Lords of Chaos (2018): ‘One Event in a Complex History’ – A Film Review



On the one hand, Lords of Chaos, is the personal project of Jonas Åkerlund about the story of Euronymous and Norwegian Black Metal band, Mayhem. He is, as it happens the former drummer of Bathory (a hugely influential band to Black Metal) who turned to filmmaking, making films from music videos to Spun; which included an irresistible (albeit random) use of Black Metal with Satyricon‘s ‘Mother North‘. On the other hand, Lords of Chaos is based upon a book and has been in development with different directors and staff since 2009; whilst Åkerlund has been said to have left the music scene when Black Metal was getting ‘too serious’ (possibly not because of this but just when it was). Black Metal is a genre of music that is extreme in style and has the devotion of some extreme people, these include suicidal, violent and destructive individuals. Big infamy surround one murder in particular and various church burnings, as well as a suicide and a further murder. That one murder in particular happens to be of Mayhem guitarist Euronymous by the Mayhem former bassist and Burzum (another Black Metal band) creator, Varg Vikernes. The story has been told, retold, lied about, exaggerated, distorted and spun into different ways and theories and remains a notorious and almost inseparable part of the music genre’s history.


The Balance of Tone within a True Story

The confusing tone will be an important part of the film. For a music genre that has it’s niche but passionate audience, of which Åkerlund might be included, the film manages to play with a relatable and also a judgmental attitude towards the people. Not glamorised and not demonised either, but leaving an important question around everything they do. The characters are vulnerable and real and this works but removes the mystique and strength. Is this music or the garage band of amateurs? This goes further into their behaviour and, this may well be the theme, the tragedy of immature youth. One-up-manship, image and the desire to be taken seriously given as possible condemning reasons for who these people are and perhaps, inferring what Black Metal is. SPOILERS: Especially by the strange decision to have Euronymous cut his hair and to wear very different clothes before his death. END OF SPOILERS. This does make for good characters and a very responsible way to depict the violence, as it is ugly and sloppy, but it also seems to show a patronising look at the characters. It’s a very strange balance.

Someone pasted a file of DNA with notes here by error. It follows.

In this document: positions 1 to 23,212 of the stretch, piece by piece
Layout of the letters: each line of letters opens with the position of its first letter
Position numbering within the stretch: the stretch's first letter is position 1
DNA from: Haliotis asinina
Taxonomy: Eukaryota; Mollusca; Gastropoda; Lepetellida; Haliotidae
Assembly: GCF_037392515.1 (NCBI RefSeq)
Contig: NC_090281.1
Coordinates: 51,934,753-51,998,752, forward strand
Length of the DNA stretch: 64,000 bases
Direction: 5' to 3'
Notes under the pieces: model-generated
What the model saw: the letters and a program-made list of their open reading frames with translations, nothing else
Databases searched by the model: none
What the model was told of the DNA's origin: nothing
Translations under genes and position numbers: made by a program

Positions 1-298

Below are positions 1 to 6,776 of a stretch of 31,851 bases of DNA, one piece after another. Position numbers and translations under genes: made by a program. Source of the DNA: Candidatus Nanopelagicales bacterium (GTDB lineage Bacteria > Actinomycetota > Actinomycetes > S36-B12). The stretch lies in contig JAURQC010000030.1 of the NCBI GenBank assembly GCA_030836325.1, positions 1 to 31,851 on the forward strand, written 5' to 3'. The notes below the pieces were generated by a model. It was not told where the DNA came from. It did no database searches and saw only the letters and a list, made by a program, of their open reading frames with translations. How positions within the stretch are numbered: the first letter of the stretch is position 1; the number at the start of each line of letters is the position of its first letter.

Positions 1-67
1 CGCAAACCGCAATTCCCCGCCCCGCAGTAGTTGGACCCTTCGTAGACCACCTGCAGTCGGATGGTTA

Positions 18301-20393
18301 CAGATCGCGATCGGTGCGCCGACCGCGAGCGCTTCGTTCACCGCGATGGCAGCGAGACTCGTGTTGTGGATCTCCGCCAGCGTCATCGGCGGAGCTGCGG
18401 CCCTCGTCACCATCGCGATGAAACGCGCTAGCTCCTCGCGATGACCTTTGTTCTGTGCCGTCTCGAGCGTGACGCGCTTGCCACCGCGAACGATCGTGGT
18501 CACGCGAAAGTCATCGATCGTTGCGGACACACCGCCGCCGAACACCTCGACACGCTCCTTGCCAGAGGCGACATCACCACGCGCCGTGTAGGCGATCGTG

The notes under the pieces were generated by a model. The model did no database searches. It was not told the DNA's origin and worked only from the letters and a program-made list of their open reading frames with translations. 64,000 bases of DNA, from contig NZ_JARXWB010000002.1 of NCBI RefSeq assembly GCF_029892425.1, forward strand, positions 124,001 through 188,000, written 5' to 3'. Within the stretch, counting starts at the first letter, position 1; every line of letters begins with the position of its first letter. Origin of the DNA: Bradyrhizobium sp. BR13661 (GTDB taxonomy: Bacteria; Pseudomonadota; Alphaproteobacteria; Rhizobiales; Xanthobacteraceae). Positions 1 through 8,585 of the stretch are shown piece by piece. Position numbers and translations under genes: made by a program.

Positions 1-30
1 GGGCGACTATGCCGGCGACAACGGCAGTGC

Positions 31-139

It’s a Film on Truth and Lies

The film must also be understood as working within the confines of a fictionalised subjective viewpoint. It’s something that the film does make immediate reference to with Euronymous’ voiceover and the inter-title saying based upon truth and lies. This is easily forgotten by an audience and maybe even the film itself. It works very limitedly within the realms of the characters it displays: Euronymous, Varg Vikernes, Dead and Faust. Black Metal isn’t really the focal point, despite Euronymous’ claims (true or not, to his delusions) to the opposite. Whether this was chosen or not, the music primarily focuses on Mayhem with some other bands occasionally showing up (Funnily enough Bathory is a band that very rarely shows up, instead favouring Venom. This is odd just because both, if not the Norwegian Bathory, was more of an influence on them.). In a sense, despite the film almost advertising itself as otherwise, it actually helps the films themes – if they were going for a critical but sympathetic look at youth and the central four characters. This does somewhat just confuse the film’s tone.



Interesting, insofar as it is to see these events acted out and portrayed with good filmmaking ability, but it lacks a sense of diversity. The story is well known amongst metallers and there is very little feature or exploration as to the music genre, or why it happened in the first place. This is perhaps because it is complicated and the film was instead focusing on the events themselves; but doing so paints an unfortunate picture of the genre – a genre all too stereotyped as it is. It’s a strange film and best understood as a ‘lies and truth’, marginalised tale. In fact, Nergal of Behemoth said it best, see it for yourself and make up your opinion but it is a film and films can trivialise their subject matter.




Euronymous (Rory Culkin) starts his band Mayhem with a mind to deliver evil music, but begins to find it brings him unexpected results.




starfish starfish starfish starfish starfish


starfish starfish starfish starfish starfish


starfish starfish starfish starfish starfish


starfish starfish starfish starfish starfish


A Note on My Reviews

Please read ‘On Reviews‘ for a guide to how I write film reviews. Any spoilers are appropriately marked and, though I personally prefer to know little about a film before seeing it, there is a synopsis below the review for any who wish to see one.


Films Mentioned

Lords of Chaos (d. Jonas Åkerlund  UK/Sweden/Norway 2018)

Spun (d. Jonas Åkerlund  USA 2002)


Further Reading



Official Site

Interview with Jonas Åkerlund 

Interview with Rory Culkin

Interview with Jonas Åkerlund, Rory Culkin and Emory Cohen

Behind the Scenes


Varg Vikernes on Lords of Chaos


Guardian Article

Black Metal Mythology

Darkthrone’s Fenriz Comments as to Why they’re Not Included


If you liked this

DADA and Black Metal – An Essay on Art and Music

A Star is Born (2018): ‘Bradley Cooper Debuts into Realistic Filmmaking’ – A Film Review

Fighting with My Family (2019): ‘Get in the Ring!’ – A Film Review


This was an analytical review of….


Lords of Chaos (d. Jonas Åkerlund  UK/Sweden/Norway 2018)

Leave a Reply

Your email address will not be published.

Crawl Still